On Monday, I went to #kittencamp - a monthly meeting of memes, a few guest speakers and a good ol’ laugh and joke.

Now don’t get me wrong, I enjoyed it, the banter, catching up, and all for free (minus the beers we bought). But the memes (supposedly the main draw) were annoyingly a tad too expected.

We’re an industry that lives on YouTube, and loves discovering new stuff every day. So showing a video that’s over a week old, is usually pretty pointless. Not because it’s rubbish, it’s just that it’s probably been bounced around on Twitter already.

I see tons of stuff every day. And if I get linked to a video a second time, rarely do I even press play. If I’ve seen it, I kinda don’t need to see it again. Well, for at least for a good few months anyway.

I’ve also often skimmed videos too. Anything above a couple of minutes and it’s hard for me to quantify watching the whole thing. And I’m sure there are others like me out there. I need content fast, and the punch line faster. I just get impatient otherwise.

Though I can’t moan too much. I guess it’s probably the hardest job to find memes that people haven’t already seen, but sometimes it feels like the kitten should be scouring the depths of the interwebz for the real LOL moments.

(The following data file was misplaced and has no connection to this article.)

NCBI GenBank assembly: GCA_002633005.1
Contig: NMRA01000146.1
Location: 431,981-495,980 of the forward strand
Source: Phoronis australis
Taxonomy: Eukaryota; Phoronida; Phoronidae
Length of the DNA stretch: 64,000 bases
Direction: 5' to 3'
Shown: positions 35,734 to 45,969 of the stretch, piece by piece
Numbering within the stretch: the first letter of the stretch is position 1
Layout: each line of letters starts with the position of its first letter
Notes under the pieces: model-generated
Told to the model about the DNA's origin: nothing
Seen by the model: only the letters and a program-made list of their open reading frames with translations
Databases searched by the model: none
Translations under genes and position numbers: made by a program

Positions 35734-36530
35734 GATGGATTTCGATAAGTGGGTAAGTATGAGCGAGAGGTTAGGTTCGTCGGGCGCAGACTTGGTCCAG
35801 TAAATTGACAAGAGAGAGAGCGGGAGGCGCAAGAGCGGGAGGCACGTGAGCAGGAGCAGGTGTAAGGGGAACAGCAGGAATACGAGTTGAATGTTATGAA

The LOL printout out was a nice added extra last night, but it almost needed a WTF?! on the back. Or a skip paddle.
The speakers from Dare, Sneaky Zebra and Urgent Genius were cool.

Urgent Genius has popped by before to push their wares. And I’d encourage you to get involved. They do some funny stuff.

Dare talked about their work with the National Trust, which took 2 years to fully implement. Apparently they’re looking for 10,000 participants for the year, and they’d already got thousands signed up without needing a lot of seeding. I asked if it was actually going to make the National Trust money as technically it can sell the farms produce. And they said it would be pumped back into the project or given to charity instead. So that was cool.

Finally, Sneaky Zebra came from nowhere and pitched us their wares. They make YouTube videos for fun. And usually upload something every other week. It was a great insight into how YouTube partner with film makers and in a round about way, pay them for content. Although, when pressed, it’s definitely not a full-time job. Between the three of them, they generate less than £10,000 a year from the work they produce. Oh.

If you have an attention span like I do, then you’ve skipped the big text heavy bit in the middle and ended up down here faster than the scroll bar let you. But to sum up, if you’ve never been. Go. It’s great excuse to meet up with everyone, drink and even have the occasional LOL moment. After all, even I hadn’t seen this before.